Orange Sky: Balancing commitment to cause and well-being

Chelsea Gill*, Amy L Kenworthy, Catharina C. Jecklin

*Corresponding author for this work

Research output: Contribution to specialist publicationArticleEducation


At the beginning of February 2024, Jo Senz, the senior manager of people and safety at the non-profit company Orange Sky Australia (Orange Sky), looked at her wall calendar in disbelief. She realized she only had a few days left before her meeting with the chief executive officer (CEO) to present a draft people strategy. Senz desperately needed to find new ways to both navigate the increasing pressures on her staff and improve well-being among the organization’s workforce. With 73 employees and roughly 3,000 volunteers spread throughout Australia and New Zealand, recent staff engagement data had indicated a decline in well-being metrics since the start of the pandemic in 2020. Although people loved working and volunteering with the company, being so purpose driven meant that often people would go above and beyond for the organization. Supporting team members had become a pressing issue for Senz, as was the fact that so many of the voluntary leadership positions at Orange Sky remained unfilled despite the organization’s hardworking and motivated volunteers.

From talking with countless employees and volunteers, she knew that the good news was that Orange Sky’s organizational culture was perceived as positive, strong, and appealing to many as a relatively new provider of much-needed services in the charitable sector. Those aspects of the culture were working to Senz’s advantage. Yet she wondered whether there were aspects of the organizational culture and espoused values that were not being fulfilled despite the best of intentions. Even with 20 years of experience as a human resources (HR) manager for large corporate organizations prior to her current role, she was grappling with new challenges as the broader HR landscape evolved to accommodate a focus on well-being. Plus, she had the added complexity of designing and managing the processes related to the thousands of volunteers that Orange Sky relied upon to deliver its services every week.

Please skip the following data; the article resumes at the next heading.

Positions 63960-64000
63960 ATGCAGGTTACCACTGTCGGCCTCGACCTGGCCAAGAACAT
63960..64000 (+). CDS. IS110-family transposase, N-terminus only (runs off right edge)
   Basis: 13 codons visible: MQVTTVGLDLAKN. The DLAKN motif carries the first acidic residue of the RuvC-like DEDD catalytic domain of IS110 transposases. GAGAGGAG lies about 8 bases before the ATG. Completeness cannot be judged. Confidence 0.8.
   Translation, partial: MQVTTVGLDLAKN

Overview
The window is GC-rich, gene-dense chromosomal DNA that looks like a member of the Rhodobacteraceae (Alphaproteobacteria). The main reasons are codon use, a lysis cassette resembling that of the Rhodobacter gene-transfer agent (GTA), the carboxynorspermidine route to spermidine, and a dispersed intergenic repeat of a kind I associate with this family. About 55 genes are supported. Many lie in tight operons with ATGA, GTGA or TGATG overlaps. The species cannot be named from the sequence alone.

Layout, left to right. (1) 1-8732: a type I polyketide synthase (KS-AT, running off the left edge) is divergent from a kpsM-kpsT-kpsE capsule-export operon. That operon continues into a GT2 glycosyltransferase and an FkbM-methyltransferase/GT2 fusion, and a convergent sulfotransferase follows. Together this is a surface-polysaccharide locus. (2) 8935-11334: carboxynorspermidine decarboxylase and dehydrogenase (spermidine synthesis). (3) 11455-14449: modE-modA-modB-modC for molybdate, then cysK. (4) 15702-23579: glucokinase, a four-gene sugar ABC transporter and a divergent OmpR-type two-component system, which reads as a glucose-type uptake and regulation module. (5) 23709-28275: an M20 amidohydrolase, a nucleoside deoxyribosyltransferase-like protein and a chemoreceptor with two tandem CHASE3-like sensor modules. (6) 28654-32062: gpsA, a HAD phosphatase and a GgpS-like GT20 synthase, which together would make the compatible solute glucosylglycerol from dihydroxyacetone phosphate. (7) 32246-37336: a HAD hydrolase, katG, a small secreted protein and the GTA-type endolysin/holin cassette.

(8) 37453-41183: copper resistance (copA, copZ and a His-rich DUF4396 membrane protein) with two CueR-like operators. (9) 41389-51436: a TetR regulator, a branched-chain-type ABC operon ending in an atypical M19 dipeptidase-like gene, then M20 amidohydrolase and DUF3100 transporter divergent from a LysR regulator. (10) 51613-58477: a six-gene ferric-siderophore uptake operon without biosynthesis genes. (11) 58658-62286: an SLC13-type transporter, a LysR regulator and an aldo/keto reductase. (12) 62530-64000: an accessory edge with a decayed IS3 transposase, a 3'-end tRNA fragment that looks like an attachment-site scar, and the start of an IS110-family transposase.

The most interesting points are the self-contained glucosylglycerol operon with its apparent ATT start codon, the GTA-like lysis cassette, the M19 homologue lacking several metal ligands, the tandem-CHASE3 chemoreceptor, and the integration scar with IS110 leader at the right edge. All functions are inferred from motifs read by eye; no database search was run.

Senz laughed for a moment at the irony that one of her most pressing issues was the well-being of others, given the constant demands on her attention, including a never-ending list of urgent tasks at work and the inevitable chaos at home tied to being a mother of school-aged children.
Original languageEnglish
Number of pages12
Specialist publicationIvey Publishing [Case Studies]
PublisherIvey Publishing
Publication statusPublished - 1 May 2024


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